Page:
(Incidentally, I’m on leave this week, having a break before the long slog to the general election, so expect light blogging for the next few days)


The August ICM poll for the Guardian is out tonight and has topline figures of CON 31%(-3), LAB 38%(+5), LDEM 12%(nc), UKIP 10%(+1). It’s a much higher Labour lead than ICM have shown of late, their polls for the last few months have been showing Labour and Conservative essentially neck-and-neck. As ever, don’t read too much into a single poll, it might be the start of a broader Labour increase… or may just be normal sample volatility.

The poll also asked how people would vote with Boris Johnson as Tory leader, and found the Tories on 34% (3 points higher), Labour on 37% (one point lower) and UKIP two points lower. This is different from the conclusion to the YouGov poll at the weekend that showed virtually no change from a Boris leadership, but it appears to be the result of slightly different approaches to asking the question. Compared to their standard question, bot h YouGov and ICM found Labour’s lead reduced by three points when you asked how people would vote with Boris as leader. However, the difference is that YouGov also asked a control question of how people would vote if the leaders remained Cameron, Miliband and Clegg, and that also reduced the Labour lead by 2 points, accounting for much of the apparent “Boris difference”.

That said, I wouldn’t take “How would you vote with X as leader” questions too seriously anyway. People are rubbish at answering hypothetical questions, and here we’re expecting them to say how they’d vote with X as leader without knowing what changes X would make, what priorities and policies they’d adopt or anything else about what an X leadership would look like. They can be useful straws in the wind, but really, they are no more than that.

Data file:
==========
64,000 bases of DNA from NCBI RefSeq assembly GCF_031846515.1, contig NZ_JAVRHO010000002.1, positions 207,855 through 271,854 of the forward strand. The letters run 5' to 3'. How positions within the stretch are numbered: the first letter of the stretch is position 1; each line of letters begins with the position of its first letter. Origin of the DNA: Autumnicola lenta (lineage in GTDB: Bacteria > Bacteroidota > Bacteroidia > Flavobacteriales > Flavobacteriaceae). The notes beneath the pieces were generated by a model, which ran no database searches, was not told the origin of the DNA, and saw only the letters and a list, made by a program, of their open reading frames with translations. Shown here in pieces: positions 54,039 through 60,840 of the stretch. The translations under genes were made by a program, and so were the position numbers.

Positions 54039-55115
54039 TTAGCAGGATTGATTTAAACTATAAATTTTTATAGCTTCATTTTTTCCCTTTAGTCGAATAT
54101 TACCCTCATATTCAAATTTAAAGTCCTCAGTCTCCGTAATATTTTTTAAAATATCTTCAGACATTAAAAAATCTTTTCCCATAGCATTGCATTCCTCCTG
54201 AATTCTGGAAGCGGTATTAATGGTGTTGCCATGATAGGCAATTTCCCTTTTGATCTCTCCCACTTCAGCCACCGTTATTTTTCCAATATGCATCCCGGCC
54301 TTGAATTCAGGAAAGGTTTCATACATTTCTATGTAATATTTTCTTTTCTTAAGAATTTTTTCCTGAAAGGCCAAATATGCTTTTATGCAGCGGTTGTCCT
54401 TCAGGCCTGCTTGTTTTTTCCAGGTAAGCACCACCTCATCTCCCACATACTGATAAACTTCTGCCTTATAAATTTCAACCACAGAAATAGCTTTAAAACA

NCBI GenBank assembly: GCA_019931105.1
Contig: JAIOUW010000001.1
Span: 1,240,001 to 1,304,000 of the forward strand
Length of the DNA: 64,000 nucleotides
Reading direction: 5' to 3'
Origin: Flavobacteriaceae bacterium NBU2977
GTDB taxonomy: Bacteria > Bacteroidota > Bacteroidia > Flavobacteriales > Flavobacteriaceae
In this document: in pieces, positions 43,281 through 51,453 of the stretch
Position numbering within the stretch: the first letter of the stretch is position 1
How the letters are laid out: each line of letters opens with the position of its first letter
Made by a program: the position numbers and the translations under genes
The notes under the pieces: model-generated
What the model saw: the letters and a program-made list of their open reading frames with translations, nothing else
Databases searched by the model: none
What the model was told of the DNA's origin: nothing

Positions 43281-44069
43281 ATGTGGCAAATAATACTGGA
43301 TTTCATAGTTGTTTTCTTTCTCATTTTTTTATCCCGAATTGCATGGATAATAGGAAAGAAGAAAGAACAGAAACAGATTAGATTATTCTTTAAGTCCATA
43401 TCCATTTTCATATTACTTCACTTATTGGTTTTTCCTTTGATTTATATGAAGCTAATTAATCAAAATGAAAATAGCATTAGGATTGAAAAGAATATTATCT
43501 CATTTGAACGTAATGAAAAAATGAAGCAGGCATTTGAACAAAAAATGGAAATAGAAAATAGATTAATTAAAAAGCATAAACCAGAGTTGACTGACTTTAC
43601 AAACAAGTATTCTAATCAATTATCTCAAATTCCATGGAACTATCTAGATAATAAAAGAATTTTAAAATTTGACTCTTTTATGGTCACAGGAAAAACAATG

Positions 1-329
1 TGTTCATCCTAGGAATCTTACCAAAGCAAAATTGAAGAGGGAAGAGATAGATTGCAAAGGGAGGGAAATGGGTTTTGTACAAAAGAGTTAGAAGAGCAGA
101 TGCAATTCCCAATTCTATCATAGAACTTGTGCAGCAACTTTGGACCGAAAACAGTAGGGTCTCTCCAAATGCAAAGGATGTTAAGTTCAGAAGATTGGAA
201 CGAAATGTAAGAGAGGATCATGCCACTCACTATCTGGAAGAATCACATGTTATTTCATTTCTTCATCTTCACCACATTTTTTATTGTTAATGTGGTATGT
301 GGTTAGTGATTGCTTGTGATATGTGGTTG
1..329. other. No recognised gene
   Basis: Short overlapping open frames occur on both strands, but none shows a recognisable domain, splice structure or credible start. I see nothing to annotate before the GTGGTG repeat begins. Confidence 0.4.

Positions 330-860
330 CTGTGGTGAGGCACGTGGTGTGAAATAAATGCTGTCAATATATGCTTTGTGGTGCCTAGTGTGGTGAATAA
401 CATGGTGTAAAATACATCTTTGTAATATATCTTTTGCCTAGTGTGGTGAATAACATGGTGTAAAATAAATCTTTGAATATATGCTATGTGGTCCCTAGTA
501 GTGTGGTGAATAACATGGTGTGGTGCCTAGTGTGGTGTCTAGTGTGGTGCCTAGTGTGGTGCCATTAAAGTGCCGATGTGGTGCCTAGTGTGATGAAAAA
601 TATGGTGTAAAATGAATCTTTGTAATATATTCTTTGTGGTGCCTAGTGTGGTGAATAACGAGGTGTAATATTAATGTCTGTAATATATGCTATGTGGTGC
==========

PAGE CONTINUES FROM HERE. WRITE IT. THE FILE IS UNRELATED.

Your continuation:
UPDATE: Meanwhile the Sun have just tweeted the daily YouGov poll: CON 33%, LAB 37%, LD 8%, UKIP 12%


A week ago co-incidence spat out three polls with seven point Labour leads within 2 days. This weeks little clump of Monday polls has produced rather more typical polls from Ashcroft and Populus, and a more unusual one from ICM.

Lord Ashcroft‘s weekly telephone poll has topline figures of CON 32%(+5), LAB 36%(+2), LDEM 7%(-4), UKIP 14%(-1). The Conservatives are up five, but it looks like something of a reversion to the mean after last week’s unusual poll that had that the Tories down 6. Full tabs are here.

Secondly is the twice-weekly Populus poll, which has topline figures of CON 34%, LAB 37%, LDEM 9%, UKIP 12%. Tabs for that are here.

Finally there is the monthly ICM poll for the Guardian here, which has topline figures of CON 34%(+3), LAB 33%(+1), LDEM 12%(+2), UKIP 9%(-7!). The narrow Conservative lead looks unusual, but is actually pretty typical of ICM’s recent polls – their last three monthly polls have now shown the Conservatives and Labour effectively neck and neck (a two point Tory lead, a point point Lab lead, now a one point Tory lead). More startling is that sharp drop in UKIP support, down 7 points and into single figures.